• How to Deal with Dog Car Sickness and Hyperactivity

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    Here is a great little article on how to deal with dog sickness and hyperactivity. This is important for several reasons. First it is important to make sure your dog is safe and comfortable when riding in the car. Second, no one wants to sit next to the sick dog in the car. Third, what if your dog distracts the driver or causes an accident simply due to excitement? It is your job a responsible dog owner to make sure none of these scenarios actually happen.How to Deal with Dog Car Sickness and Hyperactivity

    Check out these tips on how to accomplish just this:

    If your dog is either fearful of car rides or gets car sick, then you must show your dog that there is nothing to be afraid of and no reason to be sick. Many dogs associate car rides with something unpleasant or with previously being carsick. Reintroduce the car to the dog again slowly and in a non-stressful way.

    Start out by just sitting in the car with the dog. Don’t go anywhere. Don’t even start the motor. Just sit in there and read a book or listen to the radio. Soon the dog will realize that nothing terrible has happened and that it did not get sick. Keep doing this until the dog is obviously relaxed and not fearful. If the dog does get sick, then you’ve stayed too long and should begin for shorter periods. When you see that your dog is comfortable with this activity, progress a little further and start the engine, but still do not go anywhere. When the dog is relaxed with the motor running, then begin taking very short trips, perhaps just around the block.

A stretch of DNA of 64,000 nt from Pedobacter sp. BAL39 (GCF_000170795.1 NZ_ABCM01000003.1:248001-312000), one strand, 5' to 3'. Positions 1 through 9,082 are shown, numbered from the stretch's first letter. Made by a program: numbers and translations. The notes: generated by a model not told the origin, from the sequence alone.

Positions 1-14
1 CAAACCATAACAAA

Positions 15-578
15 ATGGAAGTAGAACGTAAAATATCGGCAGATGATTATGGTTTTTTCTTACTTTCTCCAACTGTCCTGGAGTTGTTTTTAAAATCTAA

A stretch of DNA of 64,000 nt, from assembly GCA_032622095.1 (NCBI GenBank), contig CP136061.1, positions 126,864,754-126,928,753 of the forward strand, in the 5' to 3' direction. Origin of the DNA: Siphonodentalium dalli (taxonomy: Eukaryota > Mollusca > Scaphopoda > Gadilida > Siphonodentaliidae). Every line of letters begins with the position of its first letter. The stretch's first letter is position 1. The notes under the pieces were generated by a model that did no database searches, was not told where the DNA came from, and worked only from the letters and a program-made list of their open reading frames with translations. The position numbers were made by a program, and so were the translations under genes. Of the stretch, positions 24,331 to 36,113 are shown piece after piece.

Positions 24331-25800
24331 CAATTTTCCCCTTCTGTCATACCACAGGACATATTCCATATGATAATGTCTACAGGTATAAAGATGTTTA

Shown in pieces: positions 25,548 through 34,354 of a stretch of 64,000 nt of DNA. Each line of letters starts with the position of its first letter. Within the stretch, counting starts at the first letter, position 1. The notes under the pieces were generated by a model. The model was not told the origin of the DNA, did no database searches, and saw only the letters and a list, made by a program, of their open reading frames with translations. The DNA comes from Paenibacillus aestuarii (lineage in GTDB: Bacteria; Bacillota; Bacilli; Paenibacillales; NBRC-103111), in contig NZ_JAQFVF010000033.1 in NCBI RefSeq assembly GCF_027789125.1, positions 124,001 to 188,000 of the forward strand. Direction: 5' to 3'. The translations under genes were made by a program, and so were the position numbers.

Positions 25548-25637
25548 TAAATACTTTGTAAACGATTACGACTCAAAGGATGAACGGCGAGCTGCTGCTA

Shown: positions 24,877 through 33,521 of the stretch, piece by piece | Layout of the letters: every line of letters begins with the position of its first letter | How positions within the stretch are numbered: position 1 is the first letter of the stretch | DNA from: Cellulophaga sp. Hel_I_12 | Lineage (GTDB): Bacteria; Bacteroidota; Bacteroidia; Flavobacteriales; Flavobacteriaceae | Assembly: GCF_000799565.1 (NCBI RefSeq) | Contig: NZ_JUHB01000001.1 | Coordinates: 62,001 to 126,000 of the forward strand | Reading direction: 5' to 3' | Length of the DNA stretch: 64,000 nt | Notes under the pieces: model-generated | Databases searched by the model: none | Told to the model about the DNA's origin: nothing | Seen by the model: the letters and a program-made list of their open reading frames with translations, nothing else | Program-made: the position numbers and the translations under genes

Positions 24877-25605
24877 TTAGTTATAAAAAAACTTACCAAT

As your dog gets more and more comfortable, go for longer rides. Drive to places where the dog has fun. Take a short ride up the block to the dog’s favorite walking area or to the beach, park or a friend’s house. Let the dog associate car rides with fun, pleasant and rewarding experiences.

    Some dogs associate the car with good times to the point of becoming overly excited. In this case, begin taking the dog for short rides that do not end up at the park or beach, but back home again. Teach your dog some obedience commands like down-stay. Sit in the car with your dog and practice there. Start out on a quiet street. Obviously do this with the car parked. You cannot drive and train the dog at the same time. Once the dog has mastered the down stay, then begin practicing in more distracting places. Make sure your dog can and will obey before giving the command in rush-hour traffic.

    Just remember if you expect your dog to listen to you in the car then you need to spend time training there. They will not always just listen to the same commands you use in the home or even outside on walks. The car is new territory and the dog should be trained in this environment to be the most successful.

    Did you have to train your dog on car manners? How did you do it?

    Article Source: Perfect Paws

    Image Source: Anne Beaumont on Flickr

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